It was right to investigate the claims. But it appears these claims were made much earlier and the DfE had been told in 2010. This also needs investigating.

FJM's picture
Tue, 10/06/2014 - 22:30

The tragedy of Ulster is the final act of the Anglo-Irish difficulties that began 800 years ago, and to invoke it to attack faith schools is rather desperate. Let us be frank: the problem lies not with Catholics, or Jews or Anglicans, but with Muslims, a sizable number of whom do not share enough of the outlook of the indigenous population to make co-existence as comfortable as it should be. I fully accept that you are not one of those on the left who excuses any Muslim misbehaviour, but the likes of Livingstone and various others have embraced them as part of their 'rainbow coalition' and we are paying the price. In some parts of London, I feel like I am an alien, with so many women wearing black sacks, and don't get me on to the Islamic Republic of Tower Hamlets. It is no surprise that the anti-faith schools brigade have leapt on the Birmingham problems to renew their attacks. The problem for you seems to be when a majority of local parents want faith schools, but you find that ';completely unacceptable'. Democracy can be a real nuisance at times.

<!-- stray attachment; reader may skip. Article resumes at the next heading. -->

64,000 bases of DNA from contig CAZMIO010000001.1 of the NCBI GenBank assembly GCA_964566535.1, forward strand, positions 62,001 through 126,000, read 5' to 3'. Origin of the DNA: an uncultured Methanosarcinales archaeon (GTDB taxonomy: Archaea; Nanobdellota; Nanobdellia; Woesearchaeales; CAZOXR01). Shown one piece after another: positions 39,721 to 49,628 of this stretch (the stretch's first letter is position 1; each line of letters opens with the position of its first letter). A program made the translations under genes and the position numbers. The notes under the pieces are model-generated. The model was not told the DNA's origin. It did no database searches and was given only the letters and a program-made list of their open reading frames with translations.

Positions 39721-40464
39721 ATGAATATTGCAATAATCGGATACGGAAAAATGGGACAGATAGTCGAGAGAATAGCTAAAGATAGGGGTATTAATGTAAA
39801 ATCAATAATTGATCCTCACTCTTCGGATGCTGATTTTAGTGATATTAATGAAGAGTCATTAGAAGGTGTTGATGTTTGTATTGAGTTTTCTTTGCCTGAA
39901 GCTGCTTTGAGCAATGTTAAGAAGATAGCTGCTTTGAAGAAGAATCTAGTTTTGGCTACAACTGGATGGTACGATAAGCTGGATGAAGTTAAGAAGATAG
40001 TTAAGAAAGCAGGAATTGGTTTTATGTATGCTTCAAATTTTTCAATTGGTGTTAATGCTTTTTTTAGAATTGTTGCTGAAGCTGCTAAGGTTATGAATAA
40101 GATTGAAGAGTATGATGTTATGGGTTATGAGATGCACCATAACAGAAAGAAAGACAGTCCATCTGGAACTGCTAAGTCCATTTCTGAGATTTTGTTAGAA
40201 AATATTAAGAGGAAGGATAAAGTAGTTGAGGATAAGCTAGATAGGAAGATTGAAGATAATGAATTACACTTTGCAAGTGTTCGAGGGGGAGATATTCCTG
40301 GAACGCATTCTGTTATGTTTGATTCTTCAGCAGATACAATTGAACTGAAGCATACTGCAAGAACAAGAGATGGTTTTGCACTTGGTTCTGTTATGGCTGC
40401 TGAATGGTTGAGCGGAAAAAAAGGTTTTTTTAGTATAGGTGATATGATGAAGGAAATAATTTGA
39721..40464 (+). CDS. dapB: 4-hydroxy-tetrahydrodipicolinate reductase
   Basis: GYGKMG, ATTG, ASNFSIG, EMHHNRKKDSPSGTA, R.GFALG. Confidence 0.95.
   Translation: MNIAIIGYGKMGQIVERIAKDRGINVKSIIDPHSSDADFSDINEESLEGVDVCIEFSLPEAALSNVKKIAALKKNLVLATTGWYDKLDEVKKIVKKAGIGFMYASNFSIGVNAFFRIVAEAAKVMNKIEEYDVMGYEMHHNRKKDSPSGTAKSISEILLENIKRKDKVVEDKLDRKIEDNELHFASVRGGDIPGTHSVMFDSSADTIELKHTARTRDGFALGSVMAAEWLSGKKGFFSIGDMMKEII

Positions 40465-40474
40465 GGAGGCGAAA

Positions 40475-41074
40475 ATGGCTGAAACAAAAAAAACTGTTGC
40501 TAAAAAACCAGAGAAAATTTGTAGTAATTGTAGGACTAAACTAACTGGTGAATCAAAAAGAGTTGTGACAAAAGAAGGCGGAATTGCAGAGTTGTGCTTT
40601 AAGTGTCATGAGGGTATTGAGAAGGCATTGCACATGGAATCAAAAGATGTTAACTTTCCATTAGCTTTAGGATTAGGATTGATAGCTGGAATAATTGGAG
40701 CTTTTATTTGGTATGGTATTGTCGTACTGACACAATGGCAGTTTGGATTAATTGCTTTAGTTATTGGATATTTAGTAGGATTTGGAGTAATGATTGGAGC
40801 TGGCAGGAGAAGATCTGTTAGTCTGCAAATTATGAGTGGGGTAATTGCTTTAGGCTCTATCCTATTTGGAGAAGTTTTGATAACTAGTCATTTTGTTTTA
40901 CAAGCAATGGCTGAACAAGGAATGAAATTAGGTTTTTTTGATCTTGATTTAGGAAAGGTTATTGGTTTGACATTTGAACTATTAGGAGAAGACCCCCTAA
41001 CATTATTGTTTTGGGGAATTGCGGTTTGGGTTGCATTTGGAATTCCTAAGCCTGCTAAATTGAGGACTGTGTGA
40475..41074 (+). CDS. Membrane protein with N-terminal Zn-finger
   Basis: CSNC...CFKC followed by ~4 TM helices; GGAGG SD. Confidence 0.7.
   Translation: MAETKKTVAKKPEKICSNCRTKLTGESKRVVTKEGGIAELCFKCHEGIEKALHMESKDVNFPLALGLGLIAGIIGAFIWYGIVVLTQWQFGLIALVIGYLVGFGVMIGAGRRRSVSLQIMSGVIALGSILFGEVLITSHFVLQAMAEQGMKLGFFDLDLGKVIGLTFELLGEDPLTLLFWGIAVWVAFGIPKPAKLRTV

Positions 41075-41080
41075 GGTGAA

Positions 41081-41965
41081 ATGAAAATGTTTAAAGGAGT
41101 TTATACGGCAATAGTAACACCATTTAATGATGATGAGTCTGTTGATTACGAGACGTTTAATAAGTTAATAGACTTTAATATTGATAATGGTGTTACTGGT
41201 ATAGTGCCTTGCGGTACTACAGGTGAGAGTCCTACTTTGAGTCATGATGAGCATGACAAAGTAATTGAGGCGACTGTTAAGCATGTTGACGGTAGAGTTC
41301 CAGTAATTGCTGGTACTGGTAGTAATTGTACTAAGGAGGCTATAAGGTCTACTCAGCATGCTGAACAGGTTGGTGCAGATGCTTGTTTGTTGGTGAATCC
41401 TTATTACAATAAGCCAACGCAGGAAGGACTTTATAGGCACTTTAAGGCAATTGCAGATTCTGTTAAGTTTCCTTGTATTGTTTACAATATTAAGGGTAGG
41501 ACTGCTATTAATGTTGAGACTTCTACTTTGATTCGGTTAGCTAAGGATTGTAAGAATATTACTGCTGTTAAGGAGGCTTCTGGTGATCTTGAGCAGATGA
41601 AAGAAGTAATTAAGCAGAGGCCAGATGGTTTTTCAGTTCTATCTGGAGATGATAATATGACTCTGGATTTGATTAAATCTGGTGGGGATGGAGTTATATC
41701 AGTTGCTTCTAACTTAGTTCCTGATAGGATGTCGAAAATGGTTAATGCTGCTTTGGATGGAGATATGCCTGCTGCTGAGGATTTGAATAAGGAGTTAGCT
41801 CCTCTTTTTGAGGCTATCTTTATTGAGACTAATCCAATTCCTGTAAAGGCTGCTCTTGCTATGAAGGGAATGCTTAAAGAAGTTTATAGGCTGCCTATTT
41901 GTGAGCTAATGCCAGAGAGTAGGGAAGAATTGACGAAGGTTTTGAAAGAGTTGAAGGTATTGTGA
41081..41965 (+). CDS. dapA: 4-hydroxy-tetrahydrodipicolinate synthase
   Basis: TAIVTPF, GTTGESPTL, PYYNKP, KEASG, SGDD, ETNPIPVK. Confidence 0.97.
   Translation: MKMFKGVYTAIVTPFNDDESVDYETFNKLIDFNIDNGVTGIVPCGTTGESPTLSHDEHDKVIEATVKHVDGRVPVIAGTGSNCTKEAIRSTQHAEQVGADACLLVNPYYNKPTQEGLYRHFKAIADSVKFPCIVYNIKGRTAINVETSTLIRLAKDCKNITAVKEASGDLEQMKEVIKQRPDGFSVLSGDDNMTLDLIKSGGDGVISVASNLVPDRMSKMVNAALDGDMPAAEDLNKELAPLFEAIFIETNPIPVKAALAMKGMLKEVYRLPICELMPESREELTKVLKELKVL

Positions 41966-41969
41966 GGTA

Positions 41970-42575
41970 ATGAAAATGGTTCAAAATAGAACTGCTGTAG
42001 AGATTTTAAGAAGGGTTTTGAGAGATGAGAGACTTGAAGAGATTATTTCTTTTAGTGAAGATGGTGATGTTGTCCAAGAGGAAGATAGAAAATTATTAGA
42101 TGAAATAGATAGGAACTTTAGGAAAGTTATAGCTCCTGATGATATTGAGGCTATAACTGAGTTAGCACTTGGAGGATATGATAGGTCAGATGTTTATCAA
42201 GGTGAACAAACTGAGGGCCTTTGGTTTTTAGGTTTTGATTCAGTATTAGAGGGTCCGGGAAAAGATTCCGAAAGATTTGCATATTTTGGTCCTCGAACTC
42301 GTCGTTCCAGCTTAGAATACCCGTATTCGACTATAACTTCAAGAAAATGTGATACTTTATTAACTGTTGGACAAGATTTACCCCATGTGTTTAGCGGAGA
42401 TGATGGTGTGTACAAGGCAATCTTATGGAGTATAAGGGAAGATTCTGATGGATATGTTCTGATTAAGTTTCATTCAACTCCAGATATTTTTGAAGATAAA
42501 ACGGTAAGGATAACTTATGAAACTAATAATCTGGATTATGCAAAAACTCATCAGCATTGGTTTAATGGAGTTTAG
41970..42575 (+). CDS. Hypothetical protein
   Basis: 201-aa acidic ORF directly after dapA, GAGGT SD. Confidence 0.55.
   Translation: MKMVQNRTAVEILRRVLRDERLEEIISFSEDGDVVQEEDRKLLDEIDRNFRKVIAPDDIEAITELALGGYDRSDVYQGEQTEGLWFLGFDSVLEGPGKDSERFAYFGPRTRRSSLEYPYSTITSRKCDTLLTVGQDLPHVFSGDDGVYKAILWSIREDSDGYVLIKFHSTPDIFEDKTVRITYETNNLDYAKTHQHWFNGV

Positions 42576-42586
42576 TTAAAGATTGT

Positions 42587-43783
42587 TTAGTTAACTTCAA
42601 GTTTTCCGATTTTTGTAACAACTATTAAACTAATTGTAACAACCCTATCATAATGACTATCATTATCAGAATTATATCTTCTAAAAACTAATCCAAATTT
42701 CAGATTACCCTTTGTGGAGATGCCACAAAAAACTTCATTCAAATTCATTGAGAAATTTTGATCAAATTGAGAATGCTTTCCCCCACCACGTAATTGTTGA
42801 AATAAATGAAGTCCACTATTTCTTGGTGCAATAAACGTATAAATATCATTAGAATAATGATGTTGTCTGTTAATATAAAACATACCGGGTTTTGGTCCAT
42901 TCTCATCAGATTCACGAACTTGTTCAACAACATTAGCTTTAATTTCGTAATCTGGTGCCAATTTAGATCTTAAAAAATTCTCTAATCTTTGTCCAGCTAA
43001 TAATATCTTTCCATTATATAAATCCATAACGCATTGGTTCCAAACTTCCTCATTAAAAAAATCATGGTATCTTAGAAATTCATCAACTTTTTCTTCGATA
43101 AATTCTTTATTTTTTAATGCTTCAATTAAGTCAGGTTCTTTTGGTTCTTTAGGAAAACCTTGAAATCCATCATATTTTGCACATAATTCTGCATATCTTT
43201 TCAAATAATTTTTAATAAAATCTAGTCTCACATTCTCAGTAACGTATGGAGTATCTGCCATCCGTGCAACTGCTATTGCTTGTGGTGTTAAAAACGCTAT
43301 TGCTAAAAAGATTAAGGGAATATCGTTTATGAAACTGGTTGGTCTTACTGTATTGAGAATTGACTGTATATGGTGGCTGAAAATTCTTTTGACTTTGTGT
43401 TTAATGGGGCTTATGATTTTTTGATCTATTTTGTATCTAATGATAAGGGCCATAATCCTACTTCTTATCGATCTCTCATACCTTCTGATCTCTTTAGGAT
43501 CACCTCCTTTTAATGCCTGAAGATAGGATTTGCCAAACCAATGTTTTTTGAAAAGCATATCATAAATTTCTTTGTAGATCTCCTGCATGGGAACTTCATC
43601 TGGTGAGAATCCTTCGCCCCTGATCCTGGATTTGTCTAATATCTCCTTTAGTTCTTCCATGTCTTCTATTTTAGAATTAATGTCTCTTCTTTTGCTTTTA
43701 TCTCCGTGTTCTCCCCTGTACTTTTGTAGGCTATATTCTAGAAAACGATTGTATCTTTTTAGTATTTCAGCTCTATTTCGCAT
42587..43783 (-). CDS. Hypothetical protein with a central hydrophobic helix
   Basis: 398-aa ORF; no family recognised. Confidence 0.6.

Chris Manners's picture
Sun, 08/06/2014 - 18:58

As of now, 2 people have been arrested.

And a party with mainly Bengali candidates won more a lot of council seats, but fewer than Labour. The leader of that party used to be Labour's leader in TH.

Not sure what that's got to do with anything, Roger. Nor why it's particularly worrying.

rogertitcombe's picture
Wed, 11/06/2014 - 12:19